This is potentially a huge selling point to Mac media center aficionados. I have a Mac Mini that I use as a media center right now, but it’s restricted to one room/TV. I prefer the Mac Mini because it can do anything, as opposed to just certain Apple TV content. With AirPlay Mirroring on the Mac, it means that I could potentially add a couple more Apple TVs to my house and then essentially access the media center in any room. Obviously I can only stream to one place at a time this way, but it’s still a much cheaper “complete” solution as opposed to buying more Mac Minis.
An aside: I am not really all that interested in getting into a discussion about a potential Apple television, but I think this addition would make a lot of sense moving in that direction.
Apple has implemented some small changes to Safari. They adopted a Chrome-style “omnibar” that allows search terms and URLs to be typed into the same box. This feature started as a turn-off for me in Chrome, but has grown on me during my sporadic time in the browser. I think it will be a good addition that should save a ton of extra keystrokes over time. This also will likely be enough to draw some Chrome users back to Safari.
Supposedly the Reader button has been made more prominent and tabs will be sync-able across browsers. But it’s unclear if this is all tabs or just certain tabs. The ability to sync only certain tabs to Macs and also iOS is a killer feature. All or nothing wouldn’t be as useful, but at least it’s something.
The most important feature in 10.8 is very likely Gatekeeper, which will allow users to control what software can be run on their machine. The three options, in layman’s terms, seem to be “App Store only”, “App Store plus developers with a signed certificate from Apple” and “anything and everything.” There are a lot of ways to look at this. First and foremost, this further brings the iOS “closed” atmosphere to OS X. The default setting is App Store and signed apps only, which means that without user intervention, nothing will be run on the user’s Mac without it being something Apple is at least aware of. Since most users probably don’t change a lot of settings anyway, it’s unlikely most of them will change this without someone they know telling them to. This adds a bit more security to OS X. It also appeases power users who have long been weary of Apple locking down OS X.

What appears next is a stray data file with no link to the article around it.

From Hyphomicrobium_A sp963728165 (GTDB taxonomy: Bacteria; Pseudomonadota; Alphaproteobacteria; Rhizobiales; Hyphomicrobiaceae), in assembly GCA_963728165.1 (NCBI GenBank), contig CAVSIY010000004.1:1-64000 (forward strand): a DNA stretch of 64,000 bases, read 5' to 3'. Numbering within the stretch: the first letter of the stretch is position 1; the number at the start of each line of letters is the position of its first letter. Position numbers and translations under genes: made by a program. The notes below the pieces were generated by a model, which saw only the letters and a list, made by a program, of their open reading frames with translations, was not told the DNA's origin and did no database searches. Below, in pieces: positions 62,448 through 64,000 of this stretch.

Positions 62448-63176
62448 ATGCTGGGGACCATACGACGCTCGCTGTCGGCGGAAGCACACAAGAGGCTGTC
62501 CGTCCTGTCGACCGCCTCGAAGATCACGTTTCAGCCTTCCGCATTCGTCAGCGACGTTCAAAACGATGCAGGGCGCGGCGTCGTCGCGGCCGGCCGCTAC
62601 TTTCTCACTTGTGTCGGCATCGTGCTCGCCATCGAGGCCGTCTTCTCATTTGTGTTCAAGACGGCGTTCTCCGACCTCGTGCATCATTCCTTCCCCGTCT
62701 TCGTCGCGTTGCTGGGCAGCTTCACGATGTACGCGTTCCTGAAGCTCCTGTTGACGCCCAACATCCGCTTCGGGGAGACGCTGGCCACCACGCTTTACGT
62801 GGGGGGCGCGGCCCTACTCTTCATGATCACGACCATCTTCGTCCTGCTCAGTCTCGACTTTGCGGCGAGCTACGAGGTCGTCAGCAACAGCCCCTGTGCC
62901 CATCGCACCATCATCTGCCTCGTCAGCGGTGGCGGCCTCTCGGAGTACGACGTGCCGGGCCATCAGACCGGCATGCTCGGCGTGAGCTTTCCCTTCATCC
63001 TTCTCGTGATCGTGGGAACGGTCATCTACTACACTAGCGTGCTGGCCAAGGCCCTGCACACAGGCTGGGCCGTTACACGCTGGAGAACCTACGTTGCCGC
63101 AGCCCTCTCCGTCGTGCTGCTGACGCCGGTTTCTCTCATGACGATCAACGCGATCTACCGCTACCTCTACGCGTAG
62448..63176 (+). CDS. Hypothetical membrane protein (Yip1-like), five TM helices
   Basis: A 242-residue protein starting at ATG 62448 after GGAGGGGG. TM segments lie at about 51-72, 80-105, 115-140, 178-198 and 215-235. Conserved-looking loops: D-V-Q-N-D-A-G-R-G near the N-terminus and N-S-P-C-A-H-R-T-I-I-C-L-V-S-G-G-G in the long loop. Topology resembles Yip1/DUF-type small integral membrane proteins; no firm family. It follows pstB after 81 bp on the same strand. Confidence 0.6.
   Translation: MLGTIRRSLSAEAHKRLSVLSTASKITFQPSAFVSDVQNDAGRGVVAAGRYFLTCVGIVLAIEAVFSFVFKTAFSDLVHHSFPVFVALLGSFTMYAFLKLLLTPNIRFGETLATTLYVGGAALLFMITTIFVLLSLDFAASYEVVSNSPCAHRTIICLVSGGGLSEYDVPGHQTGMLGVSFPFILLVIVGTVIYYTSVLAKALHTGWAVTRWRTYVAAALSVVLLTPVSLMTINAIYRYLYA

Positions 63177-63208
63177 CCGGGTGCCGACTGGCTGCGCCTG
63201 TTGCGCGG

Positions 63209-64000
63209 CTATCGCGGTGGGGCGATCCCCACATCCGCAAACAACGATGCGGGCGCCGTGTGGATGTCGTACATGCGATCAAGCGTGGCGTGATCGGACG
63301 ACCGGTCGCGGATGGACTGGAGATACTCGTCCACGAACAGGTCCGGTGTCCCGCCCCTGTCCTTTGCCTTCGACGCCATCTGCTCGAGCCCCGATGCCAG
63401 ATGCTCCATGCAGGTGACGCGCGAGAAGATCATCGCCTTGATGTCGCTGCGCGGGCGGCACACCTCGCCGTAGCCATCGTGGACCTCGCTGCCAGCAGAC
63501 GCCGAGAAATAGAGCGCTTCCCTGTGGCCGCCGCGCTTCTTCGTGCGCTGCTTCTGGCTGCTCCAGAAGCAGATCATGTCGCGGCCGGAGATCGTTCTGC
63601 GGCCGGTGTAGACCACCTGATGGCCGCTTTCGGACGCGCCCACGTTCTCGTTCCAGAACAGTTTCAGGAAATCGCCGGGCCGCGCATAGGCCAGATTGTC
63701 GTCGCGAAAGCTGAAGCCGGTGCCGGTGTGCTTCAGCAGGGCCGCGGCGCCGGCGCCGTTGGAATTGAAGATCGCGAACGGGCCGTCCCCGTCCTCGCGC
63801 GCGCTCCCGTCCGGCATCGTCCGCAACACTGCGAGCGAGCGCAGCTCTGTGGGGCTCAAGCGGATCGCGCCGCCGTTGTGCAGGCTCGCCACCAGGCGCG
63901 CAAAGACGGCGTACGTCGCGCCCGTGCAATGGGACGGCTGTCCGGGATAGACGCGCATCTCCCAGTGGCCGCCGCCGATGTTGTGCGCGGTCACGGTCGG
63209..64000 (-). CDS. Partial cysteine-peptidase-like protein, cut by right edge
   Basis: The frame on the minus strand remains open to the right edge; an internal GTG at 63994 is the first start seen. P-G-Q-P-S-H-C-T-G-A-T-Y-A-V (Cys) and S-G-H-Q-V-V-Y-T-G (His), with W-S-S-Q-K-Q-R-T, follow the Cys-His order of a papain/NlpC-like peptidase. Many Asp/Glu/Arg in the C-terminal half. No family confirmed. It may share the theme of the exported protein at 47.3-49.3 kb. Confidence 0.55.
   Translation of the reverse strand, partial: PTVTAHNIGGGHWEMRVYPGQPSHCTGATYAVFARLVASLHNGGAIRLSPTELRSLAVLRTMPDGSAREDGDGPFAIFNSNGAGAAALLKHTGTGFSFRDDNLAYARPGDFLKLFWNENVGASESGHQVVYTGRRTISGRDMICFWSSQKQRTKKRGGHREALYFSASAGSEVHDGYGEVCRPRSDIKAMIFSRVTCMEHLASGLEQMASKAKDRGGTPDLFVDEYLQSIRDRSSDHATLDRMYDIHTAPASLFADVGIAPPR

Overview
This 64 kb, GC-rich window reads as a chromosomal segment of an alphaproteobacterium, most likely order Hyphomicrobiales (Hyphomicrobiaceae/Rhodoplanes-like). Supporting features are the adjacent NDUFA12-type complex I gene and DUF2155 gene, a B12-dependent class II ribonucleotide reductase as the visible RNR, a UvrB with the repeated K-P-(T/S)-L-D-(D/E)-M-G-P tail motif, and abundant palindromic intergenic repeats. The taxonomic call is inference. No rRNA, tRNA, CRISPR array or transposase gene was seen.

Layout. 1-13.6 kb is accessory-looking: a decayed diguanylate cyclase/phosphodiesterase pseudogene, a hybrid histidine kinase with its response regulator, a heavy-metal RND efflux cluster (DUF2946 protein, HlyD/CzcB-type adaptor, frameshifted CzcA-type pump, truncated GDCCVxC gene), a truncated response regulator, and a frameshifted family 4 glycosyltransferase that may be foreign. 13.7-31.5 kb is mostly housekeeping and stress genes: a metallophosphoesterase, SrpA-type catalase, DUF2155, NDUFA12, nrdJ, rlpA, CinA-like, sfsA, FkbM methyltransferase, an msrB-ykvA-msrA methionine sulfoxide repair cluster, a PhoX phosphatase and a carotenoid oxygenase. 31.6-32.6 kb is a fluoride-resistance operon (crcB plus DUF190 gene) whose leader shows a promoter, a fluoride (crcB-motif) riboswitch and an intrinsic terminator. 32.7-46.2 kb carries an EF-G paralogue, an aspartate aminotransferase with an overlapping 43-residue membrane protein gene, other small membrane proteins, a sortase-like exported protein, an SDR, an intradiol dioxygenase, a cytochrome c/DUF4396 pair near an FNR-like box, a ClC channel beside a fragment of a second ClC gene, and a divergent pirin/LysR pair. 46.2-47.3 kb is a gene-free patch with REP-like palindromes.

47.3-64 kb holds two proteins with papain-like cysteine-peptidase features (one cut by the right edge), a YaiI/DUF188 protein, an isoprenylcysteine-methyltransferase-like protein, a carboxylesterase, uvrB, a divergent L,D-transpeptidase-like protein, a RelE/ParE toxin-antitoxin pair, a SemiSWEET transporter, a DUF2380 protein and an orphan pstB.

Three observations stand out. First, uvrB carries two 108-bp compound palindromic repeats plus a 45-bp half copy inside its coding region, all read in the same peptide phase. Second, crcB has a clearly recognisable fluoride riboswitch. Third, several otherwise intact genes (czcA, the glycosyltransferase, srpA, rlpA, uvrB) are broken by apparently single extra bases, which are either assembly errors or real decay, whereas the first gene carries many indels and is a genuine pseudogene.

The optimist in me says that Apple wants to keep all users happy instead of doing exclusively what is best for the masses. The pessimist in me says that this is the next step towards eventually banning all non-App Store apps. 2012 is way too soon to lock out all apps, but I still believe it’s coming. I suspect that 10.9 or 10.10 will lock things down under the guise of “98% of all apps that are installed come from the App Store anyway”. Until then though, this is the best of both worlds.
A lot of the focus on Mountain Lion has on the way the message was delivered to press (one-on-one briefings) and then published via a lifted embargo, as opposed to having a dedicated press event. John Gruber had an interesting take on this:
My gut feeling though, is this. Apple didn’t want to hold an event to announce Mountain Lion because those press events are precious. They just used one for the iBooks/education thing, and they’re almost certainly on the cusp of holding a major one for the iPad. They don’t want to wait to release the Mountain Lion preview because they want to give Mac developers months of time to adopt new APIs and to help Apple shake out bugs. So: an announcement without an event. But they don’t want Mountain Lion to go unheralded. They are keenly aware that many observers suspect or at least worry that the Mac is on the wane, relegated to the sideline in favor of the new and sensationally popular iPad.
I think he’s on the right track, but I think there’s more to it than that. Apple announcement hype has become bigger than the event themselves. The insanely stupid backlash around the last iPhone event, which was almost exclusively because the device was called “4S” instead of “5” had to leave a bitter taste in Apple’s mouth. Of course they sold more than ever and laughed all the way to the bank, but that backlash was there. At this point everyone is expecting the iPad 3 any day now. If Apple had scheduled an event for February and not announced a new iPad, I expect the backlash would have been there again.
Overall, the fact that Apple is going to start releasing iterations of OS X every year is both good and exciting. As much as I love my iPhone and iPad, I am still a “Mac guy”. I am glad to see that Apple is trying to actively show that the Mac is not “dead” and I look forward to the next big cat release.